Worse than the Retail Sales report was news that Kmart would close another 326 stores and terminate up to 37,000 more employees. Remember Kmart? The low cost, no frills cross between Sears and a dime store said they were going to keep 1500 stores open and still employ 168,000 if the bankruptcy plan was approved. Martha Stewart's main outlet may not be done. They said more cutbacks could be needed in order to compete with Wal-Mart. Kmart closed 283 stores last year and fired 22,000 workers. Sounds like a duel is in order. We need the WMT and TGT CEOs to sit down at a table for one game of stud poker. Winner gets Kmart, loser gets MSO.

The market traded in a very narrow range most of the day. It was not until the end of the day that fear of an Intel surprise caused the bears to cover. Intel did beat the street by two cents but the reaction was far from exciting. Buried in their guidance was a drop in capital expenditure spending to between $3.5 and $3.9 billion and well below the $5 billion whisper number analysts had expected. The chip equipment makers suffered in after hours as a result.

The outlook was inline with estimates for revenues to be flat or show a slight decline in the 1Q. The weakness is seasonal and not a problem. However, CFO Andy Grove was far from bullish in a TV interview. He said Intel benefited from better than expected sales of high end processors in the 4Q with strength coming from overseas. He said the 1Q was going to be seasonally weak but twice he said he "saw no signs of a recovery at all". Business was still moving but he saw no improvement. The stock dropped initially on the capital expenditure changes but recovered to close up slightly in after hours trading.

That leaves us with earnings from three other major tech stocks on Thursday. MSFT, IBM and SUNW will announce after the close. With Intel, the primary piece in the PC food chain, saying there are no signs of a recovery the chances for those companies to produce a major upside surprise is slim. We already have serious indecision between the bulls and the bears. What the bulls heard tonight should not give them much cause for hope in the short term.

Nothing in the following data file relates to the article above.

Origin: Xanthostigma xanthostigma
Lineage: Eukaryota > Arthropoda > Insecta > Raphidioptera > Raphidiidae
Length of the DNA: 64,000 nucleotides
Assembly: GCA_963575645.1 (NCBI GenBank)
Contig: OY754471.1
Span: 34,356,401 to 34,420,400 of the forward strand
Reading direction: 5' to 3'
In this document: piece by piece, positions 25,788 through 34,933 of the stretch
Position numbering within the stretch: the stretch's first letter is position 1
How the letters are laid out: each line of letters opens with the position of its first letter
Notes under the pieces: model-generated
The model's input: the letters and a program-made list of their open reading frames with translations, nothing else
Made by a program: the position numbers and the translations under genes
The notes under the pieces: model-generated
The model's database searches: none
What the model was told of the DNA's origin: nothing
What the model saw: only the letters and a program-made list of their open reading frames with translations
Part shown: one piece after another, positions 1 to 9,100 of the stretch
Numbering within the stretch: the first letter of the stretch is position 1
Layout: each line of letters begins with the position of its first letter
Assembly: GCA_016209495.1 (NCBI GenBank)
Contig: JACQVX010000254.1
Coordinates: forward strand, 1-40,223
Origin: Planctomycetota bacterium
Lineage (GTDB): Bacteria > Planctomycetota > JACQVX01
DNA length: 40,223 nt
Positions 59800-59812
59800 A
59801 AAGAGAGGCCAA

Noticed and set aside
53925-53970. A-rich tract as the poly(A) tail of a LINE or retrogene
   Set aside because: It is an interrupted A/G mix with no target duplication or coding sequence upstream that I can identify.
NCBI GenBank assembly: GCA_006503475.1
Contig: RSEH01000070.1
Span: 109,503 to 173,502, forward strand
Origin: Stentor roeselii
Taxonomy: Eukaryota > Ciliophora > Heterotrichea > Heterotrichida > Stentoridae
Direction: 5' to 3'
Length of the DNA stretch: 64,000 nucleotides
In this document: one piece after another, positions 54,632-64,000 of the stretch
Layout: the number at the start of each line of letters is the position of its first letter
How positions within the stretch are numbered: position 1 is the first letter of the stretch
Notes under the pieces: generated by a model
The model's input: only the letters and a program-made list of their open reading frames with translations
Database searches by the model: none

The very flat trading range is a problem for analysts. Professional traders want to see strong volume with good follow through on rallies. We did not get that. We have been running in place for a week while we wait for the earnings. Only the short covering prior to the close powered the Dow over 8800. We have now seen the leading edge of the tech sector say there was no recovery in sight. The bulls lost one leg of their support and will now find it harder to rally buyers for the long term.

Make no mistake. Closing over 8800 was a key point, just possibly not key enough. The 200 EMA is lurking just above at 8853 and the 200 SMA is 8919. Both should be strong resistance. Futures are positive at 8:PM and odds are good we are going to get a positive open as long as there are not any negative news events overnight. What will be key is the holding power of any gains. If we end up back below 8800 at the close on Wednesday then I would be extremely wary. We don't need to add triple digit gains every day to keep the rally going. Just knock off one resistance level at a time until we break 9050 and the party could begin. There are a lot of roadblocks between 8842 and 9050 so don't start counting your chickens just yet. With every earnings report bulls will lose another reason to buy. The short term reasons to buy will diminish more with every "no recovery yet" guidance statement. It is critical the bulls capture as much high ground as possible this week and then fight like heck to hold it. If we did get negative guidance from one of the big three on Thursday things could get grim. Instead of the bulls playing king of the mountain they are going to feel like Custer with a mountain of Indians riding down to visit at Little Big Horn. Got your ammo ready?

Enter Very Passively, Exit Very Aggressively!

Jim Brown
Editor